[15.3] Anxiety, Depressive, and Obsessive-Compulsive Disorders Flashcards Preview

🚫 PSY100H1: Introduction to Psychology (Winter 2016) with J. Vervaeke > [15.3] Anxiety, Depressive, and Obsessive-Compulsive Disorders > Flashcards

Flashcards in [15.3] Anxiety, Depressive, and Obsessive-Compulsive Disorders Deck (12)
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Anxiety Disorders

  • anxiety disorders: a category of disorders involving fear or nervousness that is excessive, irrational, and maladaptive
  • people often cope with anxiety by limiting themselves to environments, activities, and people that make them feel safe and secure, and by developing rigid habits and ways of doing things so as to keep life predictable and under control
  • but these patterns become imprisoning, stifling people’s growth and experience of life
  • what separates anxiety disorders from other forms of anxiety is a combination of an unjustifiable degree, duration, and source of anxiety 


Generalized Anxiety Disorder

  • generalized anxiety disorder (GAD): involves frequently elevated levels of anxiety, generally from the normal challenges and stresses of everyday life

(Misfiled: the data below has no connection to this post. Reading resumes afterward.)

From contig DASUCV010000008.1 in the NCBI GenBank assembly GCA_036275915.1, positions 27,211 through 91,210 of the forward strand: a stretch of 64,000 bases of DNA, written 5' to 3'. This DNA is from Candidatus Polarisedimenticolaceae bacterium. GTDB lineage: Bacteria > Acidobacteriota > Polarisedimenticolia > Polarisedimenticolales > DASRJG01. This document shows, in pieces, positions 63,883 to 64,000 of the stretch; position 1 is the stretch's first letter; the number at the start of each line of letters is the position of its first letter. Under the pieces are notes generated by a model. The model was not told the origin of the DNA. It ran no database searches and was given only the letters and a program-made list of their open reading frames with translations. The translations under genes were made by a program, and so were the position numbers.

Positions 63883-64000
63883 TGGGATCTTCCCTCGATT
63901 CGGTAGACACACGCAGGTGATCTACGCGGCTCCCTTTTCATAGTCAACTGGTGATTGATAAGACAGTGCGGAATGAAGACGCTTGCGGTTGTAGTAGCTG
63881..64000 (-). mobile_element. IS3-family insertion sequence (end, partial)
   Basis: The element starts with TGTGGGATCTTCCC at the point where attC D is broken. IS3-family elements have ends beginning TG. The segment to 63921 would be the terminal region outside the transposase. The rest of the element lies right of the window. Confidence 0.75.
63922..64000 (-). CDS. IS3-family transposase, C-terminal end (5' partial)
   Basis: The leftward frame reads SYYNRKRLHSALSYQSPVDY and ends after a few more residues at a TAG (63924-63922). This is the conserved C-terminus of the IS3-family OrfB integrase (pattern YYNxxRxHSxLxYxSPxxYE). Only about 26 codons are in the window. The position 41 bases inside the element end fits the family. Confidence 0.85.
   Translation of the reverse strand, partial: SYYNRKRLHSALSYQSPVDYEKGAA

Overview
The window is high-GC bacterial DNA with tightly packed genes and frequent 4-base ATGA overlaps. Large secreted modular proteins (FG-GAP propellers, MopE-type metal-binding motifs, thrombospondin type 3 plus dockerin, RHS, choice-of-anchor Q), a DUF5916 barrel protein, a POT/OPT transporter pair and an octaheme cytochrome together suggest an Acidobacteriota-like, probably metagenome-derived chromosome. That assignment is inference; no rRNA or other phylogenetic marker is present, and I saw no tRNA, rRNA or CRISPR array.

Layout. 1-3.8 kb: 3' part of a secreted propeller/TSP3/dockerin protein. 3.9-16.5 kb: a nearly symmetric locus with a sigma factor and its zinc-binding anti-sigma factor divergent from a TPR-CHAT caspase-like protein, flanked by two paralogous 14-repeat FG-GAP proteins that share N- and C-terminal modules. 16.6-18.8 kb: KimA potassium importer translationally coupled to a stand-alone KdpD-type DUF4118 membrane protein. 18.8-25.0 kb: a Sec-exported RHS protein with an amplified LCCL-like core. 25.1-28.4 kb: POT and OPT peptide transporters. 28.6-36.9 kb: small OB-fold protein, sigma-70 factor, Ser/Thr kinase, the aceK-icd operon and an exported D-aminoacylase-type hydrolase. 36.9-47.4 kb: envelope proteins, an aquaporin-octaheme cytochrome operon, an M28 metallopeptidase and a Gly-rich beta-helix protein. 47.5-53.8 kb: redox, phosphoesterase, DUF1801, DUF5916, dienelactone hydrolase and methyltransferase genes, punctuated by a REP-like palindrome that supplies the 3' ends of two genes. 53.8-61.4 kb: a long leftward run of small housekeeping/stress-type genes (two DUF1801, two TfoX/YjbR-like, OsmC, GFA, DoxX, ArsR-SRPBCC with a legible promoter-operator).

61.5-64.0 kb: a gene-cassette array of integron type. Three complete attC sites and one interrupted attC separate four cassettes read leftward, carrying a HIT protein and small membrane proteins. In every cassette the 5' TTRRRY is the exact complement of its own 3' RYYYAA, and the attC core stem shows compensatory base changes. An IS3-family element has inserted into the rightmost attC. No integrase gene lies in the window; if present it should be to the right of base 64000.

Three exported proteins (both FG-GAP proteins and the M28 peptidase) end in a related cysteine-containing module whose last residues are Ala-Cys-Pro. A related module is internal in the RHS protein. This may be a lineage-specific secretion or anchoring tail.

• because the anxiety arises out of the ongoing situations and circumstances of life, people often have difficulty understanding their experience, and cannot identify specific reasons 
  • people with GAD often have unstable, irritable moods, experience difficulty concentrating, and have sleep problems 
  • a convergence of stresses, such as occurs during major life changes, commonly precede the onset of the disorder 


Panic Disorder

  • panic disorder: an anxiety disorder marked by occasional episodes of sudden, very intense fear
  • the key feature of this disorder is panic attacks—brief moments of extreme anxiety that include a rush of physical activity paired with frightening thoughts